The written report format is familiar, but the possibilities of a voice-based narrative of your data are new, such as using Alexa to initiate a BI query to get the key highlights from the latest quarterly results. Furthermore, NLG platforms enable workers to produce highly customized and personalized reports that go well beyond prepackaged report templates from a BI platform.

Equally important is the scalability of AI, where NLG can process vast amounts of data, so the tools are there to generate new and richer insights that a manual effort could easily miss. Add to that the speed of AI, where the benefit is the ability to generate reports faster than humans can do. Not only that, but this means that reports can be dynamically updated on the fly, such as when tallying real-time data for a survey poll.

There’s a lot to consider with NLG, and these brief examples only hint at the potential to get greater value from the data that’s both being generated by and housed within your enterprise. As conversational AI capabilities improve, the use cases for NLG will become routine, both for data-to-text and data-to-voice queries. Similarly, as trust builds with NLG to generate data narratives that are on par with human-based insights, workers will rely on these platforms for more complex forms of analysis.

Spotlight on Arria NLG

We are still in the early adopter phase with NLG, and being a Spotlight article, I’d like to cite the progress one of the leaders has been making lately. New Jersey-based Arria NLG has been at the forefront of research in this space, with 26 patents and deep expertise in their Scotland-based development center. 

You’ll have to do your own research to explore their extensive capabilities, but the core offering is NLG Studio, and to support the BI use case outlined herein, their latest news is noteworthy. They recently announced the integration of NLG Studio with TIBCO Spotfire, adding to their extensive integrations with other leading BI platforms, such as Microsoft Power BI, Tableau and Qlik. This breadth of coverage validates the opportunity for NLG to bring an entirely new value layer to BI. Whether utilizing text or speech-based outputs, companies like Arria NLG are democratizing data for all workers, especially those who have lacked the ability to effectively harness it.

To conclude, I’ll focus on another important development that aligns with the title of this post. At the recent Tableau conference, the company announced Arria Answers, which provides conversational AI capabilities for their Studio platform. Text-based forms of NLG are rather straightforward, but AI-driven speech is more challenging.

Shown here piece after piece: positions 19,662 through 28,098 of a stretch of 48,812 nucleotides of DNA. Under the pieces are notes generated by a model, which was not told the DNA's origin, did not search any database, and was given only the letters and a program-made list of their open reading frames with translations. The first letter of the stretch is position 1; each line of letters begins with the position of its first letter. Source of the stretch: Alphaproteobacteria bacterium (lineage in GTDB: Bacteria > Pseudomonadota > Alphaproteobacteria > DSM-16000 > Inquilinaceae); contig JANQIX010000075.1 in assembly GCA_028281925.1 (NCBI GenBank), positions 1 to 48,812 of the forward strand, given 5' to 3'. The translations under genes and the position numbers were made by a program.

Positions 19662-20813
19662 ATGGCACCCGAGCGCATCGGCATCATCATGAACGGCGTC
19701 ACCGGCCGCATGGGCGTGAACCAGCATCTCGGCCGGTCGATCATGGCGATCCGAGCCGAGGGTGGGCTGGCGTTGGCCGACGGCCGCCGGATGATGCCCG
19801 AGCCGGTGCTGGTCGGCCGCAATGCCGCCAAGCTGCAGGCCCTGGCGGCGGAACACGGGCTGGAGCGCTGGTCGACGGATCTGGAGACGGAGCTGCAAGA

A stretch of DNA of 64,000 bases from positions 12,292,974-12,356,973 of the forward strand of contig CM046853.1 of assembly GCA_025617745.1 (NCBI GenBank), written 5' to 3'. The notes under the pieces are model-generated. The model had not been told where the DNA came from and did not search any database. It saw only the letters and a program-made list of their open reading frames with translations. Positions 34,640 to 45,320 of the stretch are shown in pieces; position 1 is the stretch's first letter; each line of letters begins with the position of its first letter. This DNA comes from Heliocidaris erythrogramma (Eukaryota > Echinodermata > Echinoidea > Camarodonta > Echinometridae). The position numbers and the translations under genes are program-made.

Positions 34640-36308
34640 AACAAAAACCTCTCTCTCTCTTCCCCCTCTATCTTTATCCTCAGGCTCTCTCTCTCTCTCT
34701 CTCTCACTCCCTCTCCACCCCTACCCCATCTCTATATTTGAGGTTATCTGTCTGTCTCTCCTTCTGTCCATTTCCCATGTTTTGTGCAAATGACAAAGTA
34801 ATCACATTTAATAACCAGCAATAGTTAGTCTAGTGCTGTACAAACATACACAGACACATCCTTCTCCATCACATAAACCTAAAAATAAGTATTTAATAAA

The earlier mention of using Alexa for Business to interface with BI using speech is enabled by Arria Answers, but what’s notable is how this goes beyond the static question-answer model such as asking about last week’s sales figures. In the parlance of conversational AI, this would be termed a single-turn conversation. For AI-driven speech to be useful for more complex data analysis, multi-turn capabilities are needed. Instead of just providing last week’s sales figures, the conversation could continue with comparisons against previous quarters, or breakouts by line of business, etc. AI allows that conversation to continue by carrying context forward along the way, so the platform “knows” how the data sets relate to each other. 

Not only does this deeper conversation provide richer insights, but the dialogue flow is more natural. There’s no need to repeat basic things each time to engage the application (that’s single-turn), and that’s what makes AI “conversational”. The importance of this capability should not be overlooked, since it characterizes ease of use, which is critical for driving end user adoption. AI is complex by nature, and its potential will only be realized when there’s a seamless user experience that makes it intuitive for everyone to use. 

Arria NLG isn’t the only company bringing NLG into the enterprise, but if this topic is new for you, this Spotlight article will be a good starting point for what’s coming with AI-driven speech. Also, if you’re planning to attend Enterprise Connect 2020 next month in Orlando, FL, NLG will be one of the topics I’ll be addressing in my market update talk on speech technologies for the enterprise.